Orthorexia Nervosa (ON), although not formally recognized in the Diagnostic and Statistical Manual of Mental Disorders, is a type of disordered eating frequently observed by eating disorder specialists that are derived from an obsession with “proper,” “clean,” or “healthful” nutrition. [1,4]
While being aware of and concerned with the nutritional quality of food doesn’t constitute disorder eating, individuals struggling with Orthorexia focus on “healthy eating” to the point that it becomes physically, emotionally, and/or psychologically detrimental.
Characterized by a restrictive diet, ON consists of ritualized patterns of eating and rigid avoidance of foods believed to be “unhealthy” or “impure.” Although often prompted by a desire to achieve optimum health, ON may lead to nutritional deficiencies, medical complications, and poor quality of life. [1,4]
Without formal diagnostic criteria, it’s difficult to know how many individuals struggle with Orthorexia and whether or not it’s a stand-alone eating disorder, a type of existing eating disorder like anorexia, or a form of obsessive-compulsive disorder.
Studies have shown that many individuals with ON also have obsessive-compulsive disorder and a history of other eating disorders. Research notes that, like individuals with obsessive-compulsive personality disorder, individuals struggling with ON struggle with perfectionism, rigid thinking, excessive devotion, hypermorality, and a preoccupation with details and perceived rules.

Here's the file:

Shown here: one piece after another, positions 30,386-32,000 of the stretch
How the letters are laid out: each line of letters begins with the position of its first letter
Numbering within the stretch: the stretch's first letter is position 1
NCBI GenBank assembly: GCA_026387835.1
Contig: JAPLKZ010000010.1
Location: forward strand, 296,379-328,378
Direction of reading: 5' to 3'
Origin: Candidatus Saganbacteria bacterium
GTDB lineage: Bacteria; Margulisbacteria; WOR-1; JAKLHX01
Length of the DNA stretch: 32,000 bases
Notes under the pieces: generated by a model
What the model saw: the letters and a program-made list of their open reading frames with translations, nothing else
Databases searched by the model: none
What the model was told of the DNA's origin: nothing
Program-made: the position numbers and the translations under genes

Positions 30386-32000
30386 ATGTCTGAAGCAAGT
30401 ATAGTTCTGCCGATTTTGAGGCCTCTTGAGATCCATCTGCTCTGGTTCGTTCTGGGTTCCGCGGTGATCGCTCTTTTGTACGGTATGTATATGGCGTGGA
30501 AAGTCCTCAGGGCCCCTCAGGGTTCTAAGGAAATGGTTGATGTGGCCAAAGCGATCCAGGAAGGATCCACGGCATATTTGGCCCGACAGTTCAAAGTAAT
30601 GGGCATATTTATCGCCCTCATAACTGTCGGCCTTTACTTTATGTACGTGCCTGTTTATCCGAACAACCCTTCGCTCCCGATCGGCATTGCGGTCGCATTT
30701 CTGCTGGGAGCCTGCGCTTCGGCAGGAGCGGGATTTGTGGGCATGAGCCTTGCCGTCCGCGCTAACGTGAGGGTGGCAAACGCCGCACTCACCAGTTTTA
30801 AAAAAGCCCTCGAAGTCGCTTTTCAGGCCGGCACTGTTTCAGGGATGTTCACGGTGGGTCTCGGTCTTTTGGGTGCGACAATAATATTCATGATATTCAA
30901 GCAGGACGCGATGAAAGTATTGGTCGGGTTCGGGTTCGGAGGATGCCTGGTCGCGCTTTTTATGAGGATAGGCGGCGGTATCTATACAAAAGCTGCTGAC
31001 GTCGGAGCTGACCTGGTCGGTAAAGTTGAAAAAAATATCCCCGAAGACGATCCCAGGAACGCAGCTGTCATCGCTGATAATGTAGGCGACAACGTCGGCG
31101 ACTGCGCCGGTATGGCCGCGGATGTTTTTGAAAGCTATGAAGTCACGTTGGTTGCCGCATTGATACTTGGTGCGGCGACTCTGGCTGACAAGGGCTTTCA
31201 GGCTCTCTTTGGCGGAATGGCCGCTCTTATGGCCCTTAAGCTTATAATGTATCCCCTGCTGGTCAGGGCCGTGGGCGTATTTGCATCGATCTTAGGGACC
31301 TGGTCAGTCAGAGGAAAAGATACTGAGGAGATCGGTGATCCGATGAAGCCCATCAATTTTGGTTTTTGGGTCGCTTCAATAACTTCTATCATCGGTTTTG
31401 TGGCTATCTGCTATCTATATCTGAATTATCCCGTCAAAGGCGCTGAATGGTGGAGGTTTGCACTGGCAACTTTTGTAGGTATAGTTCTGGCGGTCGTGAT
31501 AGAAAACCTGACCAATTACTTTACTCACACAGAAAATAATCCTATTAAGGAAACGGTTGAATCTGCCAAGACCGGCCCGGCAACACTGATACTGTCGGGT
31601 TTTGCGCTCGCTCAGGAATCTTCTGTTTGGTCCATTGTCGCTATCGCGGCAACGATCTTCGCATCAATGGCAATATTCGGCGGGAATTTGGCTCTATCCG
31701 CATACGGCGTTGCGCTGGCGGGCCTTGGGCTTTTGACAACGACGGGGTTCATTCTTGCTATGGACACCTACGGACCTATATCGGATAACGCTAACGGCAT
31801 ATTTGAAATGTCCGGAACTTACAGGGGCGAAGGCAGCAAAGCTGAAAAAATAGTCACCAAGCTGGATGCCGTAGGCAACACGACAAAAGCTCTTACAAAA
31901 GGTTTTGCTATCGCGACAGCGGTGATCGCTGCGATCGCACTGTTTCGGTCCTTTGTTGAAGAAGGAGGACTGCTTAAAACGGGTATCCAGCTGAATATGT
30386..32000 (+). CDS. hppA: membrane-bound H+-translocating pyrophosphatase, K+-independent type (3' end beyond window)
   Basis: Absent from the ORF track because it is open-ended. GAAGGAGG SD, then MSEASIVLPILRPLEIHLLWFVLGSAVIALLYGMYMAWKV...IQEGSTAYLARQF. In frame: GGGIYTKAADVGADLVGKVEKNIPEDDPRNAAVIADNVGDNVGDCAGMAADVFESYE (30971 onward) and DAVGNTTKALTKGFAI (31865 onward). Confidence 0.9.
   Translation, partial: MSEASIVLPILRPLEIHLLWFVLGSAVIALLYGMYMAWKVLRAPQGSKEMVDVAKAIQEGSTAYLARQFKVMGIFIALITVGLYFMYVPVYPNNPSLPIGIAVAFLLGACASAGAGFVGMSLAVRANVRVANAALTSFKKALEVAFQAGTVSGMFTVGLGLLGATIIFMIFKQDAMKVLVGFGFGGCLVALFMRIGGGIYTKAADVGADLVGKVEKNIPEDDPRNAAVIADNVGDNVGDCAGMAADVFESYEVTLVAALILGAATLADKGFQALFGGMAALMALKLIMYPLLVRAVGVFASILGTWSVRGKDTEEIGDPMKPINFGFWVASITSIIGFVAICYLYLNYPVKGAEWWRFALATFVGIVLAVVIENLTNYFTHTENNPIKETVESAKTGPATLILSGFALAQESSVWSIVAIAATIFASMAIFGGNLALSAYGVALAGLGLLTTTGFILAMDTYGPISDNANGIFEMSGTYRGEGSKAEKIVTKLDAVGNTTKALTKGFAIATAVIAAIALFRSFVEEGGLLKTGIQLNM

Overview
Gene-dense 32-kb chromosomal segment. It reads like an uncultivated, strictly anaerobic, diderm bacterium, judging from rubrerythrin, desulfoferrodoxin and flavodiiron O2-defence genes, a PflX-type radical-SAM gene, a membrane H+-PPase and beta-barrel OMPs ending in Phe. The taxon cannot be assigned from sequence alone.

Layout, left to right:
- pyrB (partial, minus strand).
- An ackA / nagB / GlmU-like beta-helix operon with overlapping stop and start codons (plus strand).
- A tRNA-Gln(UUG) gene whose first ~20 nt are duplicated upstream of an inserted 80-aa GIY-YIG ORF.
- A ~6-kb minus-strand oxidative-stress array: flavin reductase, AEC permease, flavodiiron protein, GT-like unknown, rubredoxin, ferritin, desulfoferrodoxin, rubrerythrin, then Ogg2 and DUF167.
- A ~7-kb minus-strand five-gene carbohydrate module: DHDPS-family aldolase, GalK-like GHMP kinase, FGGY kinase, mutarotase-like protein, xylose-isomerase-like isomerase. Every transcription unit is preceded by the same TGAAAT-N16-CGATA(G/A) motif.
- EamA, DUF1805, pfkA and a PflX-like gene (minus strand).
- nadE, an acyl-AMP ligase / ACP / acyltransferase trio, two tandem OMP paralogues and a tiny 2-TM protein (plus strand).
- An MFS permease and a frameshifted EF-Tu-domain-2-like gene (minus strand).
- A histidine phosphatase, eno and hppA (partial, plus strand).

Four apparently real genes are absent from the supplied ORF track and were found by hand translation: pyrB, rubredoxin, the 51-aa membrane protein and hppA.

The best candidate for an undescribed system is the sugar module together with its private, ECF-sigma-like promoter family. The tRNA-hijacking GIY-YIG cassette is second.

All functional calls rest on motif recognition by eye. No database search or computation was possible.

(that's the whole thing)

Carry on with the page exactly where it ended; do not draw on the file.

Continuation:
Research has also found that ON shares similarities with anorexia nervosa and bulimia nervosa with regards to perfectionism, body image attitudes, and attachment style. [1, 2, 4]
Perfectionism as a risk factor for Orthorexia
Researchers and eating disorder specialists hypothesize that perfectionism, a known personality trait that increases one’s risk of developing an eating disorder (especially those restrictive in nature) and a trait associated with obsessive-compulsive personality disorder, may be a risk factor for developing ON. In fact, in one study, researchers found that higher ON tendencies significantly correlated with higher scores for perfectionism in a sample population. [2, 3, 4]
In one study looking at various dimensions of perfectionism, a correlation analysis revealed that higher orthorexic tendencies significantly correlated with higher scores for perfectionism across all dimensions.
These dimensions included “self-oriented perfectionism,” which reflects having very high standards for oneself (e.g., “I strive to be as perfect as I can be”), “others-oriented perfectionism,” which focuses on having high standards for other people, and “socially prescribed perfectionism,” which reflects feeling that others hold excessively high standards for oneself (e.g., “The better I do, the better I am expected to do”).